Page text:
Matt Interview (August 2012)


1. Did you expect there to be as much demand as there currently is for cable 13 years on?

No. 2 years on maybe, but not now. I don’t know what to make of it really, it could be a watershed moment in obscure reunions, but it’s gonna be really cool anyway! and if the “demand” really does extend beyond Burton-on-trent, then even better! I’ve spent the last 6 years in a scandinavian indie-pop band so the whole thing feels kinda weird, but it’s very nice. I was confident HR would fill the Forum but we seriously hadn’t expected the shows would sell out that quickly – it meant we were forced to make a fast decision about playing on our own. Headlining was never part of the plan, we were simply meant to play 2 support slots but it quickly became obvious that we had to rethink. We’ll see how it all translates face-to-face in November anyway ha ha!


2. Which songs you are looking forward to playing the most?

not telling 😉 but people can expect an equal selection from each album..


3. Is there any plan to reissue the old albums?

We’re not sure yet. I’d like to see a vinyl re-issue of the albums, It’s possible I have the world’s only copy of Down-Lift the Up-Trodden on 12-inch (with a 2-inch lead-in) so we might press some of those. But we might not.


4. How does Matt think the English music scene compares to the one in Norway?

It’s totally different, Norway has only 5 million people for starters, glaciers, moonshine, strange lights in the sky, and trolls. And people have much more free time so sitting in the dark in graveyards wearing kiss-style facepaint is also still popular, but I can only just-about speak for Oslo.

I don’t know anything about the “scene” in the UK specially tho. Did The Beatles split up? There’s quite a prolific little scene here, even if it lacks the urgency you obviously find in the UK. The Oslo scene is compact, diverse and idealistic. It’s small enough that everyone knows each other, and many of the bands do consist of basically the same people.. My friend runs a great label called ‘Oslo Gramafon’, there’s ‘Perfect Pop’ with an awesome catalogue of sublime psychedelic pop, ‘Metronomicon Audio’ releasing DIY Balcan-indie-electronica, and Club Kosmische flying the Krautrock flag scando-style. Leon (Kosmische) plays in Radio 9 who are a great band too. If you want your eardrums-shattered forever tho, I can recommend bands like Årabrot, Serena Maneesh, Deathcrush, Burning Motherfuckers.. All amazing.

There’s plenty of money, endless space, and very little pressure to sell out. So it can be a good place for bands to develop under the radar. But you can’t seriously compare the 2 countries. The UK scene is so massive in comparison.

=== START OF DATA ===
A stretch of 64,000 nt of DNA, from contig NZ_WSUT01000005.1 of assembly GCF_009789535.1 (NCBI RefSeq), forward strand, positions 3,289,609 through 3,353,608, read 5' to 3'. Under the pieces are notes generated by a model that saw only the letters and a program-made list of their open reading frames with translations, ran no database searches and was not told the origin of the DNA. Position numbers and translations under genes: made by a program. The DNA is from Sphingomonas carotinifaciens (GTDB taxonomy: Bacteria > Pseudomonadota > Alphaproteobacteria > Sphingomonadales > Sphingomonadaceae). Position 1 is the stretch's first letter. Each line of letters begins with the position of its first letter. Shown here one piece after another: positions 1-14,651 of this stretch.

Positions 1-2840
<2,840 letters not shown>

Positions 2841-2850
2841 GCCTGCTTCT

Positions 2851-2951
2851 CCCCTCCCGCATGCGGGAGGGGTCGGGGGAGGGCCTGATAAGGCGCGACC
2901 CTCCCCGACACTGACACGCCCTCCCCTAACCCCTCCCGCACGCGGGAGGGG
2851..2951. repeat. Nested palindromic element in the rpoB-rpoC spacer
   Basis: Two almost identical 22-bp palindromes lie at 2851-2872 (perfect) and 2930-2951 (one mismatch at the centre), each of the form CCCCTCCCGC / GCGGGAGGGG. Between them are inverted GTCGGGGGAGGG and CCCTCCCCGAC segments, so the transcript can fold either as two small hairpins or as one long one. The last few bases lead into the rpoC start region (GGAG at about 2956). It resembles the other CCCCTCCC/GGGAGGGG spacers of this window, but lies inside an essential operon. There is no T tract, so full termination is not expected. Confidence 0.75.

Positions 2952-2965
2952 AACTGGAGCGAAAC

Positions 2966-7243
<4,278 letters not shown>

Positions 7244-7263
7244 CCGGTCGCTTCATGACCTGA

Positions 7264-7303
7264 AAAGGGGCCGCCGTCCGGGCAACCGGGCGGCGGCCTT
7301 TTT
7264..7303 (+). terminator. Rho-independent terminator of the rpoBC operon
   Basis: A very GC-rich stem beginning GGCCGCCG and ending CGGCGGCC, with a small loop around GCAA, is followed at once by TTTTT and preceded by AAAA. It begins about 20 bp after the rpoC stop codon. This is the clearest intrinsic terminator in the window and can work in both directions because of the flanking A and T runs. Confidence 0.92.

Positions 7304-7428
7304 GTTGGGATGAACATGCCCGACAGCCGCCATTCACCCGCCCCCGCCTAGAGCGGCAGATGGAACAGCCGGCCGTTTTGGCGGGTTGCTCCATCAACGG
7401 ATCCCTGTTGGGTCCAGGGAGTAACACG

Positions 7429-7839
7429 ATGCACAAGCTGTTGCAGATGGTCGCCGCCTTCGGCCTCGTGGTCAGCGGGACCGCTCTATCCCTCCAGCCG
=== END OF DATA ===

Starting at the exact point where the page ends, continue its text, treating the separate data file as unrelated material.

5. Has the music scene here in the UK changed for the better or worse over the years since Cable called it a day?

I think things have only got better, it couldn’t have got any worse! the UK scene became so fucking fluffy and retro around 96. Now the internet dictates how we’re informed about new music and the way scenes evolve, and empowering musicians etc, so life’s far more interesting I think.

Je suis animal’s label in the UK ‘Angular’ have a brilliant roster of UK artists, Wet Dog, This Many Boyfriends, The Lodger. I wish there was something like ‘Upset the Rythmn’ in Oslo.

I really think there’ve been many amazing guitar-abusers come out of the UK in the last few years like Part Chimp, Action Beat, Micachu & the shapes. I saw leeds band Quack Quack play when I was home once and they were awesome too..


6. How did you feel when you heard about the cable tribute album, was it a humbling experience to see that so many bands wanted to show their respect for your music by contributing to the album?

It was very humbling, of course. I honestly hadn’t anticipated hearing anyone ever saying we’d influenced them, so it was strange and overwhelming. (Kramer’s notes were especially good)


7. If it hadn’t been for cables unfortunate demise, do you think the band would have naturally lasted longer and continued recording more albums, was there longer term plans?

For sure, I think we were quite happy with our dubious little flirt with ‘pop-sensibilities’ on sub-lingual and had we not been crippled by the verdict we would have struggled on long enough to make at least one unlistenable noise album. But we were all so burnt after all the legal hassle, it felt like the end of the world (for me at least). Of course it wasn’t, and it’s a pretty familiar story, but it was enough to destroy the band at the time. Perhaps we would have reacted a little differently had it happened today, now we’re older and meaner, but at the time I just wanted to run away and become a monk.


8. Why do you think Cable are so fondly remembered, even after all these years?

I don’t know. It’s a little bit of the ‘myth’ status I suppose, but I think we were quite out-of-step with the UK scene,  sitting so awkwardly between the brit-pop world and the post-grunge wave coming out of the US, and that perhaps over time made the band a tiny bit unique.


9. What can we expect from the London and Manchester shows?

40 minutes of blissful ear-pain.


10. Will these shows be a one off or is there a chance you guys might do more shows in the future?

It’s pretty unlikely..